Genital phases The fifth and last stage of psycho-sexual development. and compliance with rules is not any more the result of punishment fear. the Oedipal conflict is very important for the super-ego development.e. . Freud's theory of feminine sexuality. In both cases the conflict between the id drives and the ego is resolved through two basic defence mechanisms of the ego. has been sharply criticized in both gender theory and feminist theory. and the gratification the child receives is not as immediate as it was during the three previous stages. Hence the drives are seen as dormant and hidden (latent). being seductive and flirtatious. Freud considered the Oedipal conflict experienced by girls more intense than that experienced by boys. with her own child taking place of the penis in accordance with an ancient symbolic equivalence. A poor identification with the same sex parent may lead to recklessness or even immorality. One of them is repression. the Electra complex. a fixation in this stage may lead to adult women striving for superiority over men. since they have been repressed during the phallic stage. Whether the Oedipal conflict is successfully resolved or not. The second is identification. which involves incorporation of characteristics of the same-sex parent into the child¶s own ego. lasts from puberty onward (i. since by identifying with one of the parents. If the conflict is not resolved. but does not lead to resolution of the conflict. grows out of her earlier infantile desires. since the girl realizes that neither she. the drives of the Id are not accessible to the Ego during this stage of development. and this is attributed to inadequate repression of the Oedipal conflict. hobbies and friends. It is said to continue until development stops. Overall. impulses and ideas from the conscious mind. since his similarity with the father is thought to protect the boy from him. morality becomes internalized. which culminates in giving birth. which involves the blocking of memories. mainly related to schooling. particularly penis envy. potentially resulting in a more submissive and less confident personality. The identification of girls with the mother is easier. Latency phase The latency stage is typified by a solidifying of the habits that the child developed in the earlier stages.eventual move into heterosexual femininity.[citation needed] which is supposedly at 18 years of age[citation needed] when adulthood starts. On the other hand. or very submissive and with low self-esteem. the genital stage. Now pleasure is mostly related to secondary process thinking. if she had overwhelming feelings of devastation due to lack of penis. men can exhibit excessive ambition and vanity. The boy by adopting this mechanism seeks for the reduction of castration fears. Drive energy is redirected to new activities. starting at 12 years of age). Freud's theory regarding the psychosexual dynamic present in female children in this point of their psychosexual development is termed. Generally. though not by Freud himself. or to the inability of the Ego to redirect the drive energy to activities accepted by the social environment. Problems however might occur during this stage. nor her mother have a penis.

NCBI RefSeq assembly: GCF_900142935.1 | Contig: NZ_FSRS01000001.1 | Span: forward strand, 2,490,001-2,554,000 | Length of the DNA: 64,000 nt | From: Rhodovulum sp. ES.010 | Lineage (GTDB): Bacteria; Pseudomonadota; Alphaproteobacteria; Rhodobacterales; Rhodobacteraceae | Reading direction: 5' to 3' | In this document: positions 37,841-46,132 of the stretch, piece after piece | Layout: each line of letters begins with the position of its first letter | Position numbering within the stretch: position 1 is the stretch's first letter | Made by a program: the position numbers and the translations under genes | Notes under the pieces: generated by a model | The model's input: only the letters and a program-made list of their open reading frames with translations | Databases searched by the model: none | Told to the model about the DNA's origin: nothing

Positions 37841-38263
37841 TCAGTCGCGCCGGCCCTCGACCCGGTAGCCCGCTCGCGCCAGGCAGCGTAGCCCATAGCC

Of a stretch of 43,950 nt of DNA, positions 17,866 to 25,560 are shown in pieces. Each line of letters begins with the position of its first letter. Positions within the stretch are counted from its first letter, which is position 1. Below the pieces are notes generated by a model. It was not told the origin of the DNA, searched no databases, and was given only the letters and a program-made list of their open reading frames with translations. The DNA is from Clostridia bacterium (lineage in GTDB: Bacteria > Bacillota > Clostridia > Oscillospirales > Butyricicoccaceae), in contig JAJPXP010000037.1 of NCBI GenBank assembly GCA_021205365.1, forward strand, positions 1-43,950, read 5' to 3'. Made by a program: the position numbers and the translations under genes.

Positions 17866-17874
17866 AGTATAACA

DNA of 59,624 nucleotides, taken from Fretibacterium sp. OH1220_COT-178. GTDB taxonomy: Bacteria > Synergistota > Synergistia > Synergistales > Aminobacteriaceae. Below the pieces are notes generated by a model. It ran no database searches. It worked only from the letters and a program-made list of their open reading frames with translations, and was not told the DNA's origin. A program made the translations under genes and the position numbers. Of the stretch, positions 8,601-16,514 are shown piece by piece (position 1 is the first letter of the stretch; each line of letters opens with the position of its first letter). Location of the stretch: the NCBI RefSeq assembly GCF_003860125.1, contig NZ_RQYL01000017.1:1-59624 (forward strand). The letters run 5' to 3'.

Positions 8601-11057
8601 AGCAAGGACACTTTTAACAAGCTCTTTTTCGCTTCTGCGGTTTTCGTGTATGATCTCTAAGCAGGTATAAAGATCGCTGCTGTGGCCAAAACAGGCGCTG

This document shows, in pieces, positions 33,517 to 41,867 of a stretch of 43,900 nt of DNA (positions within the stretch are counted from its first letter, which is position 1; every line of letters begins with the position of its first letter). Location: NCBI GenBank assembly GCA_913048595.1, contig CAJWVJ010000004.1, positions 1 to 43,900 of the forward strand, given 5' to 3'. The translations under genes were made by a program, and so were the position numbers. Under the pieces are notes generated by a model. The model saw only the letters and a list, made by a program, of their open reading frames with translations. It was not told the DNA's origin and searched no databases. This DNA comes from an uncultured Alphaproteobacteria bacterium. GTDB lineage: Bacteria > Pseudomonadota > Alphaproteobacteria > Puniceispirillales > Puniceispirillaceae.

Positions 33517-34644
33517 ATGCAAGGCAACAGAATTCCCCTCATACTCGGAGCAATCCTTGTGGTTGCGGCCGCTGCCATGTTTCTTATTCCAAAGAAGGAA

contrary to Freud's speculation. and to react meaningfully with the care giver. The neonate shows surprising ability to track moving targets. Criticism of Freud's theory of psychosexual development Scientific critique A common scientific criticism regarding Freudian theory of human psychosexual development is that Freud was personally overly fixated on human sexuality himself. It uses secondary." who had a phobia of horses. Little Hans. was unable to connect the fear for the horses with his father. but this time the energy is expressed in terms of adult sexuality. such as hormonal and pheromonal activity. Hans' fear and anxiety were thought to be the result of various factors. Ample evidence documents a functioning ego in infants. like in the phallic stage. Freud stated that the Oedipal Complex is universal and essential for development. even in neonates. Cultural considerations have largely influenced the assumptions within the psychodynamic perspective. to differentiate a familiar from an unfamiliar stimulus. Another crucial difference between these two stages is that. children show signs of superego behavior earlier than Freud's suggestion that it does not arise until after the Oedipal complex has been resolved. the ego in the genital stage is well-developed. It is possible that said fixation regarding human sexuality could have negatively influenced Freud in manners that may have led to him ignoring other significant variables that contribute to human's psychosexual development. the desire of his id to replace his father as his mother's companion and conflicts over masturbation. development of families. which was considered an adequate proof for patient¶s sexual attraction for the opposite-sex parent.This stage represents a major portion of life and the basic task for the individual is detachment from parents. however. The stage that has caused the most controversy is the phallic stage. in his 1914 paper. "Hans had to be told many things that he could not say himself" and that "he had to be presented with thoughts which he had so far shown no signs of possessing. and. process thinking. or acceptance of responsibilities associated with adulthood. as Freud admitted." that "It is impossible to suppose that a unity comparable to the ego can exist in the individual from the very start". Bronis aw Malinowski. he published a case study of a boy called "little Hans. "On Narcissism. the focus is again on the genitals. In 1909. which allows for symbolic gratification. Hans admitted his want to have children with his mother. This symbolic gratification may include the formation of love relationships. Further. an anthropologist who studied the behavior of . Freud connected Hans¶ fear for horses to his fear for his father. which may have served to subjectively bias his work in favor of defining human development solely upon normative human sexual development." so that one may suggest that Freud manipulated the patient's mind. It is also the time when the individual tries to come to terms with unresolved residues of early childhood. Freud supported his assertions on the Oedipal complex with a series of clinical observations. while phallic gratification is linked with satisfaction of primary drives. including the birth of his sister. In this stage. Scientifically minded researchers have criticized Freud's statement.

which is defined as jealousy of ability to bear children. challenged common western views such as Freud's Oedipus complex and their claim to universality. Feminist critique Despite their popularity among psychoanalytical psychologists. Freud stated that young females develop "penis envy" toward the males during their psychosexual development.[7] For example. Freud's psychosexual theories are commonly criticized as being sexist. not sexual jealousy.[7] . A survey of scientific research showed that while personality traits corresponding to Freud's oral. nor can it be confirmed that such traits in adults result from childhood experiences[6]. argued that young females develop "power envy" instead of "penis envy" toward the male. hypothesized that Freud's theory was based on a misinterpretation of a confounding variable[5].villagers in the Trobriand Islands. a German Freudian psychoanalyst. and genital phases can be observed. As he recounts in his work.[7] Freud personally confessed a lack of understanding of female sexuality and did not hold out hope that psychology would ever explain the phenomenon. Karen Horney. is the base for the oedipal tension. they cannot be observed as stages in the development of children. resulting in a great deal of criticism from feminists as well as from gender theory practitioners. Malinowski argued that power. and thus were infused with an inherently male perspective. but their uncle. phallic. Freud's theories were often informed by his own introspection and self-analysis. Based on this observation. She also suggested the concept of "womb envy" in males. Sex and Repression in Savage Society (1927). In response. He had difficulty incorporating female desire into his theories and attempted to provide a theoretical explanation for feminine psychosexual development only rather late in his career. However. In the Trobriand society the boys are disciplined by their mothers' brothers instead of their biological fathers (avuncular society). Segall et al. anal. more modern formulations consider this as an envy of the perceived right of women to be nurturing. Malinowski found that boys had dreams in which the target of fears was not their father. As a result.